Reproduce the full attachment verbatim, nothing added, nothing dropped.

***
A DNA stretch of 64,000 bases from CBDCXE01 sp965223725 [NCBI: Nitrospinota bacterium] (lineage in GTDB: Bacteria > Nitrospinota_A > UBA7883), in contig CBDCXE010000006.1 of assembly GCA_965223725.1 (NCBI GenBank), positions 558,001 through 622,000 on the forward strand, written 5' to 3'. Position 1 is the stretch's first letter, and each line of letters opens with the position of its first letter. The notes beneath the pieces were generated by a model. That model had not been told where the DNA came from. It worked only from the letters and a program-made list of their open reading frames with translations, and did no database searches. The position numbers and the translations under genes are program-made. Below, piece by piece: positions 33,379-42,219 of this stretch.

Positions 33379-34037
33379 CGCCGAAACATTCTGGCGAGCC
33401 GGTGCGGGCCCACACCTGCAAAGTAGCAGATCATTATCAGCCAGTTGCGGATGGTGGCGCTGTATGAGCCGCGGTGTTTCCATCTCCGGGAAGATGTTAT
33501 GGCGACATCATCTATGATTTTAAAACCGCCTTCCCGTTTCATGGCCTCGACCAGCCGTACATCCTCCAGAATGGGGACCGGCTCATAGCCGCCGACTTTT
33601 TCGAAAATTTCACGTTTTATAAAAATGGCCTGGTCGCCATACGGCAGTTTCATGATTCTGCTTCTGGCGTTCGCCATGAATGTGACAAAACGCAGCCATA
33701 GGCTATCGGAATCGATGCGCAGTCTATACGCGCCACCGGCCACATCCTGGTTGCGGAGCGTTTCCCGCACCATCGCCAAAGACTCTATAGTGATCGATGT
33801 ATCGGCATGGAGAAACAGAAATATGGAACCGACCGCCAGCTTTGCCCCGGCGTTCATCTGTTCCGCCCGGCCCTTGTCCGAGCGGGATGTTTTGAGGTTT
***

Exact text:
A DNA stretch of 64,000 bases from CBDCXE01 sp965223725 [NCBI: Nitrospinota bacterium] (lineage in GTDB: Bacteria > Nitrospinota_A > UBA7883), in contig CBDCXE010000006.1 of assembly GCA_965223725.1 (NCBI GenBank), positions 558,001 through 622,000 on the forward strand, written 5' to 3'. Position 1 is the stretch's first letter, and each line of letters opens with the position of its first letter. The notes beneath the pieces were generated by a model. That model had not been told where the DNA came from. It worked only from the letters and a program-made list of their open reading frames with translations, and did no database searches. The position numbers and the translations under genes are program-made. Below, piece by piece: positions 33,379-42,219 of this stretch.

Positions 33379-34037
33379 CGCCGAAACATTCTGGCGAGCC
33401 GGTGCGGGCCCACACCTGCAAAGTAGCAGATCATTATCAGCCAGTTGCGGATGGTGGCGCTGTATGAGCCGCGGTGTTTCCATCTCCGGGAAGATGTTAT
33501 GGCGACATCATCTATGATTTTAAAACCGCCTTCCCGTTTCATGGCCTCGACCAGCCGTACATCCTCCAGAATGGGGACCGGCTCATAGCCGCCGACTTTT
33601 TCGAAAATTTCACGTTTTATAAAAATGGCCTGGTCGCCATACGGCAGTTTCATGATTCTGCTTCTGGCGTTCGCCATGAATGTGACAAAACGCAGCCATA
33701 GGCTATCGGAATCGATGCGCAGTCTATACGCGCCACCGGCCACATCCTGGTTGCGGAGCGTTTCCCGCACCATCGCCAAAGACTCTATAGTGATCGATGT
33801 ATCGGCATGGAGAAACAGAAATATGGAACCGACCGCCAGCTTTGCCCCGGCGTTCATCTGTTCCGCCCGGCCCTTGTCCGAGCGGGATGTTTTGAGGTTT